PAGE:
The sun found Portland today long after it was due, showing up as if right on cue like a   celebrity late to her own gala sans apology. My granddaughter, Abby, a bona fide nature nymph, could not be contained. Her well-being had been compromised by the lack of spring and outdoors she flew, beckoning me to join her. Nothing to do but scoop but the eight-month old baby, grab a blanket, and head for the front lawn. We settled in semi-shade for the sake of Garen’s bald head, yet close enough to Abby to be part of her alter-world: a place fashioned from low-bent branches and a secret cubby behind a bursting rhody bush. The two pugs, Yoda and Chewy, sat pining on the other side of the fence, forlorn as if they’d been banned forever from heaven. The baby rolled, grinned up into the sky, grabbed handfuls of grass and body-danced when I balanced him on his feet. The season may have come late for the rest of us, but this was his first spring and its tardiness was none of his concern. His squealing ode to joy was proof of that. 

As I lay on the blanket with life spinning around me—the rumble of garbage trucks, the whirr of a weed-whacker next door, the grind of a lawnmower down the street, and the occasional whine of the dogs, I was transported back to a place I’ve never been. I was no longer a grandmother tending her progeny, but a young mother circa 1975…carefree, laughing, delighting in her children and the day. I wasn’t re-living this woman, but rather, experiencing her for the first time. For I wasn’t that mother to my own young boys—caught up as I was in my ambition to matter, pummeled by the hail of old emotional pain, and driven to divest myself of a stifling religion. All of these investments would, in time, serve my children well. But it did not serve them on fine spring days when all they wanted was my complete attention, my devoted presence.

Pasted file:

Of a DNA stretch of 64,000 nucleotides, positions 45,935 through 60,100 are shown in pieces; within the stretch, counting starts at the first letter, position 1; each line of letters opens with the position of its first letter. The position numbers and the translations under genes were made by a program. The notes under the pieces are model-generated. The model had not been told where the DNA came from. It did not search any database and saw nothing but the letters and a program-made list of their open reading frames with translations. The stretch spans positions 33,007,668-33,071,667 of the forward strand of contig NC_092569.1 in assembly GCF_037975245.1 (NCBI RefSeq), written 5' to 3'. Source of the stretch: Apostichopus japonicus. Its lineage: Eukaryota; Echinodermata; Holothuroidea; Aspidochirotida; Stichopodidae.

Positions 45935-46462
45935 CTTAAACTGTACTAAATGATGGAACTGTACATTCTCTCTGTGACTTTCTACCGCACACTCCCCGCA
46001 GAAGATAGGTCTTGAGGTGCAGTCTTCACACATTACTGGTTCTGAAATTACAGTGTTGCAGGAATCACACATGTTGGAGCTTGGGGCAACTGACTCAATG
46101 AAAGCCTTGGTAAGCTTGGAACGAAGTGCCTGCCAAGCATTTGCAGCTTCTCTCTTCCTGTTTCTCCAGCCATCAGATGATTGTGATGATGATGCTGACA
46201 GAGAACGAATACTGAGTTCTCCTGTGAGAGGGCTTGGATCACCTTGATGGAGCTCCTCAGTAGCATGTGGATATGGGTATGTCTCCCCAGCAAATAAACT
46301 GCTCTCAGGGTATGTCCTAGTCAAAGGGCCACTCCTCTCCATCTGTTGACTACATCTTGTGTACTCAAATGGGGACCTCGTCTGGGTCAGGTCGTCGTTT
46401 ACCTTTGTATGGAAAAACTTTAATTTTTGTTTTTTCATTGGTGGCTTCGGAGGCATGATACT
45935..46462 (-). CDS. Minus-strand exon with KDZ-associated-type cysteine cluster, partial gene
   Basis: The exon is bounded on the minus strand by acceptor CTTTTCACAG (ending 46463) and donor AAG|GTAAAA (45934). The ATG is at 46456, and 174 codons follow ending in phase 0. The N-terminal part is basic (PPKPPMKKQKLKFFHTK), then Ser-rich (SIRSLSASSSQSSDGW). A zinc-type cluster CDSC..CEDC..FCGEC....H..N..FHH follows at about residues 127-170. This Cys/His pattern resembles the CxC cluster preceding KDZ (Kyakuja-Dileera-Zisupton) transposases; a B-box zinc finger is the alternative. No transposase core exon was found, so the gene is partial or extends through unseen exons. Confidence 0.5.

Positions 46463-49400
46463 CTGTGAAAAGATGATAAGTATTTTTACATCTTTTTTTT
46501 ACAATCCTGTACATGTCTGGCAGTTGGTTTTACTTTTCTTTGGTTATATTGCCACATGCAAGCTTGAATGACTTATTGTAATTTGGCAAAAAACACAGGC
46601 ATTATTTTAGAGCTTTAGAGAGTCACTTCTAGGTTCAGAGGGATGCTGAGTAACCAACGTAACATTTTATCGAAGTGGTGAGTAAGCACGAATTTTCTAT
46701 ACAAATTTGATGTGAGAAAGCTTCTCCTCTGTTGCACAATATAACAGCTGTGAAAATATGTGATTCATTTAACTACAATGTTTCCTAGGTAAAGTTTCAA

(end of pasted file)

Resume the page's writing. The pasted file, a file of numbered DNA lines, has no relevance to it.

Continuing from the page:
This sudden flash from an unlived past could have been rent with remorse; but blessedly, it wasn’t. My regrets have been journaled, shared, and for the most part, laid to rest. I was a girl struggling to become a woman I could admire, and doing my best with what I had and didn’t have. So instead of regret, sheer happiness arose. What an unexpected gift! The Universe was giving me back a precious moment…as a young mother sitting on the sunny grass with nothing to distract her from the adoration of her children. And in that lucid place, I could see these magnificent beings just as they are…and just as they were.

What could I do but wipe away a smiling tear of gratitude?

On the path of our own evolution, sometimes we receive opportunities we thought were lost forever and have a chance to reclaim them. Have you had this experience in any of your relationships? In any other areas of life?

Together on the Evolving Journey,
Maridel